May 4, 2018, Airport Business lounge, Ben Gurion airport, Israel
The Talmud, what does it take to master these books?
I was in college and had just published an article in the Jewish students' newspaper. A woman wrote in and voiced her opinion, a Liberal opinion directly opposite to mine. She argued that the discussion is open to all: just as Rabbi Akiva and Rabbi Hillel (classic rabbis of the Talmud from nearly 2,000 years ago) had their opinions, so did she.
Wow. Did she know that Rabbi Akiva, at the age of forty, dropped all his other obligations and devoted himself to study, night and day, for the next twenty years? Did she know how Hillel suffered financially in order to study the Talmud?
These men had earned their right to their opinions. They spoke from knowledge.
There is an expression in English "Everyone has a right to their opinion". This is quoted as if it were holy scripture, as if spoken by God himself; none may dare disagree.
In English we have the words opinion, and knowledge. There is no linguistic connection between these words.
In Hebrew we have the word De'ah. This means opinion, but it also means Knowledge. The two are one and the same and are closely related.
Not everyone has a right to their opinion, only those who have earned it. Imagine me entering a hospital as brain surgery is being performed, I offer a suggestion.
Can you imagine the response? But yet that female student at UCLA all those years ago felt that just as Hillel and Rabbi Akiva were entitled to their opinion, so was she!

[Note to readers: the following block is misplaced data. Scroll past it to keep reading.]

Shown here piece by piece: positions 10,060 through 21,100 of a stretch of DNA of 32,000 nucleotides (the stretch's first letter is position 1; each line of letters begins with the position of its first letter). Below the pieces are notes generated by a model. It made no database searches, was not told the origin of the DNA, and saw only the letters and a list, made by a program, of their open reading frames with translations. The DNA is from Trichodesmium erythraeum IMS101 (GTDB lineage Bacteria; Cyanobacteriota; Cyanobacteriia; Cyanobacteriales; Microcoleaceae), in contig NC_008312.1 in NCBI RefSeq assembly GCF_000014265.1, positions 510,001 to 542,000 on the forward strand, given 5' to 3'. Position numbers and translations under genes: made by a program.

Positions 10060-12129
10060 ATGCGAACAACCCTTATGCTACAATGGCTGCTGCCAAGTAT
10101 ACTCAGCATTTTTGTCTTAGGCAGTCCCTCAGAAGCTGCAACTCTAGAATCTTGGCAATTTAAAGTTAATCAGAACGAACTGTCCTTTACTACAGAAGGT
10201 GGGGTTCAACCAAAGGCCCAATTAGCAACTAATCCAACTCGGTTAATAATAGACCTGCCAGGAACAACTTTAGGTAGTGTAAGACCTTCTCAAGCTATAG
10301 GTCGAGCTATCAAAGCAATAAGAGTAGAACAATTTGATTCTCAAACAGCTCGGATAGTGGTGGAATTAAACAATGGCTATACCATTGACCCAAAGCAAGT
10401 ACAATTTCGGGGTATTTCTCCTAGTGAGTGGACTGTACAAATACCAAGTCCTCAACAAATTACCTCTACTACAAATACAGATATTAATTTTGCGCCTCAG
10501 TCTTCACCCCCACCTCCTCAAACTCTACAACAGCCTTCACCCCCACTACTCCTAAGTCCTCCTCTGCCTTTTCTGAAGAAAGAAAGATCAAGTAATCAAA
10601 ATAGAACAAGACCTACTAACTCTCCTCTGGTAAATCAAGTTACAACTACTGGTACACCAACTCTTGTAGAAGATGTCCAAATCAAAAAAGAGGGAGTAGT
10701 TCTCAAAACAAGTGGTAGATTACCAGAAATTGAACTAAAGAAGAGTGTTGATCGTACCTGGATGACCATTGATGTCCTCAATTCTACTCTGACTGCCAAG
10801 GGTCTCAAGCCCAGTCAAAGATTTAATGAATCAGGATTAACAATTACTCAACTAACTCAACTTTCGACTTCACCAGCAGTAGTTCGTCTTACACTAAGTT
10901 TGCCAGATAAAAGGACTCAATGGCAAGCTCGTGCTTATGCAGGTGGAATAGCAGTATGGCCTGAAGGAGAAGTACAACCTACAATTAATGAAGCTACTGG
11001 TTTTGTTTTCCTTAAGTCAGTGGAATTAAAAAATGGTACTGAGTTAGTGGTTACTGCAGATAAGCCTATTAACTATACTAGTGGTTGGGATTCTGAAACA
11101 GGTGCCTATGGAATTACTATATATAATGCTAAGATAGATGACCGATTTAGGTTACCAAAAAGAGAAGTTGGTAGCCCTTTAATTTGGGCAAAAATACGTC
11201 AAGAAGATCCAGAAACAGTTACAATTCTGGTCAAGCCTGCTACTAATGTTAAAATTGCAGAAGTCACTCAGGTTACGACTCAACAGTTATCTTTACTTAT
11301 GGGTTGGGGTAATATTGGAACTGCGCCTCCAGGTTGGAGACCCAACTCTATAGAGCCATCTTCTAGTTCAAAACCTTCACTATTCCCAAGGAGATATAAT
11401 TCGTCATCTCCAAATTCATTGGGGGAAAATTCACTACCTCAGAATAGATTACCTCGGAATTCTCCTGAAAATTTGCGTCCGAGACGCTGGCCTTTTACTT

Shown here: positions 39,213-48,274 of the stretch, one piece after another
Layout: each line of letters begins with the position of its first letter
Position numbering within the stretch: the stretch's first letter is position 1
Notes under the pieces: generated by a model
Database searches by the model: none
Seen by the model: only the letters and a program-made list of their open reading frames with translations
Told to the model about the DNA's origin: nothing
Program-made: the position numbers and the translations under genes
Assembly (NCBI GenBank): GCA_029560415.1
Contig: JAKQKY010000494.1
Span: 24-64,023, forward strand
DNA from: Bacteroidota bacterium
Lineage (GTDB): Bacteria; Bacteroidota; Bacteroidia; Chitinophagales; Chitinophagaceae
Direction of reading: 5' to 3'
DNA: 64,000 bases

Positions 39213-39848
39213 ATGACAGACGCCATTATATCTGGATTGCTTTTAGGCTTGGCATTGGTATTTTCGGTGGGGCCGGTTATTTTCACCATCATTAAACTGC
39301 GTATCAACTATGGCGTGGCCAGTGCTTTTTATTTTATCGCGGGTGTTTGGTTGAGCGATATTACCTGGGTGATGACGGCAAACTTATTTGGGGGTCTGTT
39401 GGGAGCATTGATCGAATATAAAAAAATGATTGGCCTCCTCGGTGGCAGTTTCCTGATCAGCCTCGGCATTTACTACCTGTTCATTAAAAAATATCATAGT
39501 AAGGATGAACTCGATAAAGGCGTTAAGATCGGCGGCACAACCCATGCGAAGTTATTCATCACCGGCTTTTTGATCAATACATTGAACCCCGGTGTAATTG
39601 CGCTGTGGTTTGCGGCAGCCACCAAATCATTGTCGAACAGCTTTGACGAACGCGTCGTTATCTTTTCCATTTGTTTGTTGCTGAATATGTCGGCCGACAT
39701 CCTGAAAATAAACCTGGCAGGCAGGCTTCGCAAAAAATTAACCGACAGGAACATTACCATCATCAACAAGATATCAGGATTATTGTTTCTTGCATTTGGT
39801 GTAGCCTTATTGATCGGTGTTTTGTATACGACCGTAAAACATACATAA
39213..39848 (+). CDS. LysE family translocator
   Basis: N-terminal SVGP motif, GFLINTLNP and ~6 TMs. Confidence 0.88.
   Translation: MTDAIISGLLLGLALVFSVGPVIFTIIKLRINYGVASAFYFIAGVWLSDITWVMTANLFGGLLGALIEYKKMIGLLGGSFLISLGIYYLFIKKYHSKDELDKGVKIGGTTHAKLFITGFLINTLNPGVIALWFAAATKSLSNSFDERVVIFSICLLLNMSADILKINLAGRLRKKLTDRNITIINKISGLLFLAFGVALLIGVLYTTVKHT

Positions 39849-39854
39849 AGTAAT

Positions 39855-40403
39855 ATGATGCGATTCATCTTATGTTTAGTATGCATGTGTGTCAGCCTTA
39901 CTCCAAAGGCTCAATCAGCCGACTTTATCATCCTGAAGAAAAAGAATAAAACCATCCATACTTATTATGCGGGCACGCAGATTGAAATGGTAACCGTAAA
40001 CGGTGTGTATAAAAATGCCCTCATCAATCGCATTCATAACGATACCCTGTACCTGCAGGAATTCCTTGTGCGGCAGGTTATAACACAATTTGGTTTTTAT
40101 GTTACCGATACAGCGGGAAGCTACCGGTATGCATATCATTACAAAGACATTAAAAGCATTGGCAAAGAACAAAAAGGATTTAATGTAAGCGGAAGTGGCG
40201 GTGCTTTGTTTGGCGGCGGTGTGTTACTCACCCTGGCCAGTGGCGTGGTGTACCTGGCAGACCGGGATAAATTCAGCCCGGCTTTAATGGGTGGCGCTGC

So why can't I offer my opinion on brain surgery? Or on atomic energy?
I cannot offer an opinion on these topics and if I did that should be appropriately dismissed as I have not studied these fields. If there is no De'ah, knowledge, there is also no De'ah, opinion.
No, not everyone has a right to their opinion, you have to earn that right. Otherwise, it is best to follow another saying; better to remain silent and be thought a fool then to open your mouth and remove all doubt.
In the Bible it is written "Even a fool who remains silent will be thought wise" (Proverbs) But the Hebrew verse is also interpreted by some scholars, as "He who can silence the fool is indeed wise" For he has done a great thing. (Rabbi David Altshuller of Prague, 1687) Thus not everyone has a right to their opinion and he who can shut up the one who expresses a foolish opinion is considered to be the wise one.
גַּ֤ם אֱוִ֣יל מַ֭חֲרִישׁ חָכָ֣ם יֵחָשֵׁ֑ב
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